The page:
Bargaining - FC 5 Stages of Grief

Public forum for those seeking support for their experience in the LDS Church.
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Beefster
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Bargaining - FC 5 Stages of Grief

Post by Beefster » 22 Jan 2018, 09:05

I realized yesterday that the missionary spirit still in me stems from a desire to fix what I see wrong with the culture of the church. I want to graft in new branches with new ideas because I see the church as stagnant.

I was thinking just now what might be underneath that.

I think I'm bargaining.

I want to stick with the tribe I was born into because it's much simpler and easier on family relationships and friends. Yet I'm finding it increasingly more difficult to align with a church that, while good, does not mesh well with my particular brand of heterodoxy. Perhaps in a last ditch effort, I'm believing that if I can fix problems X, Y, and Z, I can feel okay about sticking with it.

I'm still not sure if this means that the right course of action for me is to make my peace with the church and leave, but I suppose I'll figure that out as time goes on. I'm in for some depression soon if I'm right about being in the bargaining phase.

I can see the Denial and Anger looking back. When this FC first hit me, I thought to myself "Oh this is only cultural things. My faith crisis is nothing that will drive me out of the church". That was denial. Anger was my phase here when I was complaining about all the problems with the church. And now I'm hoping that if I fix the church, it can be right for me again. Or "maybe if I marry the right girl who understands me, I can continue to be a part of the church for her."

I can't help but feel that these are all the wrong reasons to continue being active LDS.
Boys are governed by rules. Men are governed by principles.

Sometimes our journeys take us to unexpected places. That is a truly beautiful thing.

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LookingHard
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Re: Bargaining - FC 5 Stages of Grief

Post by LookingHard » 22 Jan 2018, 09:57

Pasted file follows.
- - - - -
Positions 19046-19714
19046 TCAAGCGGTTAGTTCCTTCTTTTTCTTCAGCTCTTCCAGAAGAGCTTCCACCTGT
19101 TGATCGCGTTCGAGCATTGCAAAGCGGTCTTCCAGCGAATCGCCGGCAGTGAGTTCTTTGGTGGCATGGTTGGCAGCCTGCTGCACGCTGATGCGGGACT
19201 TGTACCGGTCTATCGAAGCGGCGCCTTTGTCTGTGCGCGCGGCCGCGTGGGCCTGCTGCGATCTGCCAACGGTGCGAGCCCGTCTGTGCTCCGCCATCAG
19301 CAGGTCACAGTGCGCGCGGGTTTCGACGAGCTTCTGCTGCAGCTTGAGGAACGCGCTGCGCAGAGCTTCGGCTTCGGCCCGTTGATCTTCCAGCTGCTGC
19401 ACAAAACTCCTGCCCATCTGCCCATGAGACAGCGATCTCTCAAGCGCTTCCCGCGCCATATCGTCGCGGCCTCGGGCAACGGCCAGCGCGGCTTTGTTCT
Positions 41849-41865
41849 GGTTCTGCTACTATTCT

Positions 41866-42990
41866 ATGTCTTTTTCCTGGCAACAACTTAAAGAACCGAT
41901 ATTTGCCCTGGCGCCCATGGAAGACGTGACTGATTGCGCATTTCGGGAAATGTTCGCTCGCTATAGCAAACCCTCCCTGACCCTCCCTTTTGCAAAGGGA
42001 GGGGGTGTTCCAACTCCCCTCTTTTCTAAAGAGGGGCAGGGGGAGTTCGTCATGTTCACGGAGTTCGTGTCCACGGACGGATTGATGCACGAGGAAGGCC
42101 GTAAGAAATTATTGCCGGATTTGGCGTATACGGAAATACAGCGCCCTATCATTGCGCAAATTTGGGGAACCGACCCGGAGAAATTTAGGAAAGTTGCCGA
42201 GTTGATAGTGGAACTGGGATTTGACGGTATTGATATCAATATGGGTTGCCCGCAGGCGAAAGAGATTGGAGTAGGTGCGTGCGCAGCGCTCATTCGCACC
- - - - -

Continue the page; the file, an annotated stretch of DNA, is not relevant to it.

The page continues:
I would just say that if you are going to try and change the church in order for you to feel good, you are going to be frustrated. I find it more helpful to focus on me changing, which could include no longer attending, rather than changing the church. Sure I will try and move the ball a bit where I am at, but I have no assumption that I am going to make a big dent in changing the church. I did at first when my faith crisis hit. I felt like, "If others knew this stuff then tons (most) of the members would leave." I found out ( a ) some people know about some of the "stuff" and still want to stay "in" and ( b ) most members don't even want to know this "stuff".

AmyJ
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Re: Bargaining - FC 5 Stages of Grief

Post by AmyJ » 22 Jan 2018, 10:32

Beefster,
Your thought process makes sense to me.

However, I would remind you of the 2 main mantras of this site:
1. Go slow. Focus on identifying whom you want to be/what your vision is - in or outside the church. You don't have to make huge decisions now.
2. Don't burn any bridges you don't have to until you are 100% sure the bridge has to go.

I am learning that the church has to filter through my narrative and fit my experiences. It used to fit a lot easier, but so far I still find enlightenment from being Mormon, and I still identify with it.

I wish I could help more.

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nibbler
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Re: Bargaining - FC 5 Stages of Grief

Post by nibbler » 22 Jan 2018, 10:59

My comment follows LH's comment.

You can't change other people, only yourself. That goes for all walks of life, not just the church.

Just to throw it out there, there are ways to change yourself and stay in the church and there are ways to change yourself and leave.
And other sheep I have, which are not of this fold
-Jesus

Roy
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Re: Bargaining - FC 5 Stages of Grief